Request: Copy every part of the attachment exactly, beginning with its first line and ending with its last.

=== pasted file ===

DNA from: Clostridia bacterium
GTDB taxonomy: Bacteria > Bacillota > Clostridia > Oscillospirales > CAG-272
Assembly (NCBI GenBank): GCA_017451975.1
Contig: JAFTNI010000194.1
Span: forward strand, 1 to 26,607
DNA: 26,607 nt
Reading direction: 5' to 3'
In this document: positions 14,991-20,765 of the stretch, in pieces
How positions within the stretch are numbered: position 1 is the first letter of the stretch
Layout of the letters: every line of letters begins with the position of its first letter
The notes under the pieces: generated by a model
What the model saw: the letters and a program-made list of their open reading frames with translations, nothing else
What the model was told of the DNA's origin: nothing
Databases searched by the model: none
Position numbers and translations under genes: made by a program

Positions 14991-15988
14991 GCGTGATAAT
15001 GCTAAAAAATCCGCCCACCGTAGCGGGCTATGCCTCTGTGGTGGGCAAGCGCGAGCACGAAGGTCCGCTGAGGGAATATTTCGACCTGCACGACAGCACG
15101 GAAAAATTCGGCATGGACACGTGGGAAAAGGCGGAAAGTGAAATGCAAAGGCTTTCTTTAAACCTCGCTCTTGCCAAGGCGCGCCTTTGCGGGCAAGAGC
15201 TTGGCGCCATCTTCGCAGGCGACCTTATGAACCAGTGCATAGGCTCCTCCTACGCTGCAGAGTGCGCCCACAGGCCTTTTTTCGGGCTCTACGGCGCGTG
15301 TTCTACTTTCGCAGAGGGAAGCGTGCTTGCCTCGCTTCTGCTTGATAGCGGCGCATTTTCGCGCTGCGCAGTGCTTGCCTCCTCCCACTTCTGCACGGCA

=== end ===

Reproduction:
DNA from: Clostridia bacterium
GTDB taxonomy: Bacteria > Bacillota > Clostridia > Oscillospirales > CAG-272
Assembly (NCBI GenBank): GCA_017451975.1
Contig: JAFTNI010000194.1
Span: forward strand, 1 to 26,607
DNA: 26,607 nt
Reading direction: 5' to 3'
In this document: positions 14,991-20,765 of the stretch, in pieces
How positions within the stretch are numbered: position 1 is the first letter of the stretch
Layout of the letters: every line of letters begins with the position of its first letter
The notes under the pieces: generated by a model
What the model saw: the letters and a program-made list of their open reading frames with translations, nothing else
What the model was told of the DNA's origin: nothing
Databases searched by the model: none
Position numbers and translations under genes: made by a program

Positions 14991-15988
14991 GCGTGATAAT
15001 GCTAAAAAATCCGCCCACCGTAGCGGGCTATGCCTCTGTGGTGGGCAAGCGCGAGCACGAAGGTCCGCTGAGGGAATATTTCGACCTGCACGACAGCACG
15101 GAAAAATTCGGCATGGACACGTGGGAAAAGGCGGAAAGTGAAATGCAAAGGCTTTCTTTAAACCTCGCTCTTGCCAAGGCGCGCCTTTGCGGGCAAGAGC
15201 TTGGCGCCATCTTCGCAGGCGACCTTATGAACCAGTGCATAGGCTCCTCCTACGCTGCAGAGTGCGCCCACAGGCCTTTTTTCGGGCTCTACGGCGCGTG
15301 TTCTACTTTCGCAGAGGGAAGCGTGCTTGCCTCGCTTCTGCTTGATAGCGGCGCATTTTCGCGCTGCGCAGTGCTTGCCTCCTCCCACTTCTGCACGGCA